Magazine article Black Enterprise

Countdown to Reform? Small Business Owners Continue to Struggle with Employee Health Benefits as the Healthcare Bill Hangs in the Balance

Magazine article Black Enterprise

Countdown to Reform? Small Business Owners Continue to Struggle with Employee Health Benefits as the Healthcare Bill Hangs in the Balance

Article excerpt

WHILE THE RUSH CONTINUES FOR Congress to deliver a cohesive healthcare reform bill, small business owners continue to struggle with limited insurance options and high costs.

For such owners, the goals for any reform remain consistent: affordable insurance and equal competition in the marketplace (see "Insurance Lapse," September 2009). ReShonda Young, operations manager for Alpha Express Inc., a 34-employee courier service based in Waterloo, Iowa, agrees, but with conditions. "It's hoping for greater regulations of the insurance industry, cutting out the pre-existing condition exclusions and transparency," says Young, who runs the business with her brother Raymond Robinson and their father, Levorn. "We want to see what we are paying for and why."

This past year, Alpha Express generated revenues of $1.7 million. Young says it was also the first time in nearly nine years that the company could afford to offer coverage, which it does through Assurance Health Care. The cost to insure employees reached $7,000 monthly; Alpha Express and its staff split the cost of monthly premiums 75/25.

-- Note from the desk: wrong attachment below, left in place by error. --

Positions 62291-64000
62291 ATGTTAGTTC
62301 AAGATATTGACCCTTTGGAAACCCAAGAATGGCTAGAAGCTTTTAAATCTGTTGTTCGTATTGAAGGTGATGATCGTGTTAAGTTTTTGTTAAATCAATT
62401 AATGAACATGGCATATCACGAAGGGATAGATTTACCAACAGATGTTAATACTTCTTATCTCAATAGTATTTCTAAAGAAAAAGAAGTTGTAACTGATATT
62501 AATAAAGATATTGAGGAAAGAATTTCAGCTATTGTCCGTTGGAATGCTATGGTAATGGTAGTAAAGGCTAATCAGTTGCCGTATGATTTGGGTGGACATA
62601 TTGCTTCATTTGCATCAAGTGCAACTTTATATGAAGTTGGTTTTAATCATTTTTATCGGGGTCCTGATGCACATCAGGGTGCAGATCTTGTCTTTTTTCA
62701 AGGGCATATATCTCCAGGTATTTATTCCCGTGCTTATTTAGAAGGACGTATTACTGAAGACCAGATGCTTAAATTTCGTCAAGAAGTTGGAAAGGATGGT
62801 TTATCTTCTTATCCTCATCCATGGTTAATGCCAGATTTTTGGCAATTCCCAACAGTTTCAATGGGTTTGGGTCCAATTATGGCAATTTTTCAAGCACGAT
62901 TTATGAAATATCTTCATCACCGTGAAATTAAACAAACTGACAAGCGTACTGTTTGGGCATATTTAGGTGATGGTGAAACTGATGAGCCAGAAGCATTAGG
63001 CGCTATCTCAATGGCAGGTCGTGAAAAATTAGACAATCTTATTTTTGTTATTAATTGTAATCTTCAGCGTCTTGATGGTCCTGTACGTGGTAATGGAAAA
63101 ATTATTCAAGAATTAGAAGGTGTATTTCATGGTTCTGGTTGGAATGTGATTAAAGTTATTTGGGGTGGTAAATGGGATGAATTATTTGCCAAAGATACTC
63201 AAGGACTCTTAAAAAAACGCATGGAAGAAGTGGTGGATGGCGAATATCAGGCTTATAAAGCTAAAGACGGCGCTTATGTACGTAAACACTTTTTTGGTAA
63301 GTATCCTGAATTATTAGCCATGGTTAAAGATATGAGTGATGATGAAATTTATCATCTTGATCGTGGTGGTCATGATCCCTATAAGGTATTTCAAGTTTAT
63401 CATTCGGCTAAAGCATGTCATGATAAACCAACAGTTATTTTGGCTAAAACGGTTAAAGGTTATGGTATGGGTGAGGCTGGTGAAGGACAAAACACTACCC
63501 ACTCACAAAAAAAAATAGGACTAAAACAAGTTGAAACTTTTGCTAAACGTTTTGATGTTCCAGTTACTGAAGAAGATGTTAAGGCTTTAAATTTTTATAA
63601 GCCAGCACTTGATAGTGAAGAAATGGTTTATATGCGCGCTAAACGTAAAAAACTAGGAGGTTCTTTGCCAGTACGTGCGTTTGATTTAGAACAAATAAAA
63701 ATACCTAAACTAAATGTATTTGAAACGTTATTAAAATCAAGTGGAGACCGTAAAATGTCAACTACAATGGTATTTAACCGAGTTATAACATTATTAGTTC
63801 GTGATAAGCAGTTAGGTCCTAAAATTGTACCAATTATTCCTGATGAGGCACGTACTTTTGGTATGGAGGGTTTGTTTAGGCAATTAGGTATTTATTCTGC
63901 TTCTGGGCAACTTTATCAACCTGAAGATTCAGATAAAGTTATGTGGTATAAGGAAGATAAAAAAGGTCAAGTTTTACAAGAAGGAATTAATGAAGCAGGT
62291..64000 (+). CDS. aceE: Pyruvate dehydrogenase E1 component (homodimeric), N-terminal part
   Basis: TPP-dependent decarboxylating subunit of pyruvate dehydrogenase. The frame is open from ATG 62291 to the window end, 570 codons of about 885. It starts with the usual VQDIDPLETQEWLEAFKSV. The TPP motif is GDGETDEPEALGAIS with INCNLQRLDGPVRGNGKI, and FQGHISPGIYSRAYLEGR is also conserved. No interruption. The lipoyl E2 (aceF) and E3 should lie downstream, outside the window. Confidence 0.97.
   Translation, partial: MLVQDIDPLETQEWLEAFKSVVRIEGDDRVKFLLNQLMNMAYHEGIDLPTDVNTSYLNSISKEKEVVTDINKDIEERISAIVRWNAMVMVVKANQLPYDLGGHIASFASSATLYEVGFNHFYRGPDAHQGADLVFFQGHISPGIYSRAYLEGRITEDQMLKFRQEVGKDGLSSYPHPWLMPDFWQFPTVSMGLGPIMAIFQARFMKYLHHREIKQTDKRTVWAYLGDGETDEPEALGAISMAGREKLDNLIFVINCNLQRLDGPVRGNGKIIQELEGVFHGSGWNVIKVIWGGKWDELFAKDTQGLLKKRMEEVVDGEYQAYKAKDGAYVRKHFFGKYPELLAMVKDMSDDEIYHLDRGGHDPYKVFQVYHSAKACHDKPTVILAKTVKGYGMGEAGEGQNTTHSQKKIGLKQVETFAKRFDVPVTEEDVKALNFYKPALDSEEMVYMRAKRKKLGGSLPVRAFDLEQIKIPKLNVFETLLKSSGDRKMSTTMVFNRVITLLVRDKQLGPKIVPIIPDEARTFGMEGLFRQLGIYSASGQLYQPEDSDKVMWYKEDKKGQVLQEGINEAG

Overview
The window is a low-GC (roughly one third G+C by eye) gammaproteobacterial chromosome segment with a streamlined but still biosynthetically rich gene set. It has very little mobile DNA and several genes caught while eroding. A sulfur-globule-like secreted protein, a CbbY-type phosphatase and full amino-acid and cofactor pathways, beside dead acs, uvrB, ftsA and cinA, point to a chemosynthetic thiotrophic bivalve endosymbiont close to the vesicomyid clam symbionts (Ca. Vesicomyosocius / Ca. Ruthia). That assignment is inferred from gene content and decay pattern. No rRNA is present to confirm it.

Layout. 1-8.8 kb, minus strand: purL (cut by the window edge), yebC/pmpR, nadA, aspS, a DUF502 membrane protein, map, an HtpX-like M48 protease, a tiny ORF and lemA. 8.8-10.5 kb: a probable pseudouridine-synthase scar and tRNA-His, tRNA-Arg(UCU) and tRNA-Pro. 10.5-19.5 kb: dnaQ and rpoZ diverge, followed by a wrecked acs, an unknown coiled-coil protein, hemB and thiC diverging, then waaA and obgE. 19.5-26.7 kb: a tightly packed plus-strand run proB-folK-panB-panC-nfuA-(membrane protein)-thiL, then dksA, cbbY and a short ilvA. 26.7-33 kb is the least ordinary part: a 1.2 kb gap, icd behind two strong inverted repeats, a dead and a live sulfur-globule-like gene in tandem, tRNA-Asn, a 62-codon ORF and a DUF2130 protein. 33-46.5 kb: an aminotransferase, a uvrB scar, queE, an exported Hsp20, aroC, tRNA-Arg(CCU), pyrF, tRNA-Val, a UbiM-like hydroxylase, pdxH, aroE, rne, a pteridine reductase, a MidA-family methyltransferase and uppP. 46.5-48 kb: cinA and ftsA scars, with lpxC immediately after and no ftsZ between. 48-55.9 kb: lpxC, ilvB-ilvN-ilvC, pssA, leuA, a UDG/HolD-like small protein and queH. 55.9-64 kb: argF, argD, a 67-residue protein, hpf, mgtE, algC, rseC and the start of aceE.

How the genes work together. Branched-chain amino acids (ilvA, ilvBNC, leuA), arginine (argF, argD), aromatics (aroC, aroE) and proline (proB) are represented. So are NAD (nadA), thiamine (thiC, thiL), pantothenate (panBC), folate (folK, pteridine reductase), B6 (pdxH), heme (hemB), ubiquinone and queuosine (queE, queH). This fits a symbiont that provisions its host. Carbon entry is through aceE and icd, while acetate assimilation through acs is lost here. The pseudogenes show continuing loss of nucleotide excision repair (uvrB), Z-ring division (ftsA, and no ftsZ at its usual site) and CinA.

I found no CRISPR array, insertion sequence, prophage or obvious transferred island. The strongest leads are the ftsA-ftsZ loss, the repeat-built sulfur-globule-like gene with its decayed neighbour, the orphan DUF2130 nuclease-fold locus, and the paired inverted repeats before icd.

Currently, just 38% of small businesses offer employee insurance, down from 67% in 1995, according to the National Small Business Association.

"Small business owners are being forced to make some pretty impossible decisions," says Sam Blair, national director for the Main Street Alliance (www. mainstreetalliance.org), an organization that works with small businesses to advocate for healthcare. "They are being forced to cut back on coverage, put more of the cost on their employees, and increase deductibles." Even after scaling back, owners still face a 10% to 20% increase in premiums, notes Blair. "This only makes it harder for small business to do its part for economic recovery--create jobs and stimulate the economy."

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Under the proposed reform, small business owners will receive a two-year tax credit to help cover costs. …

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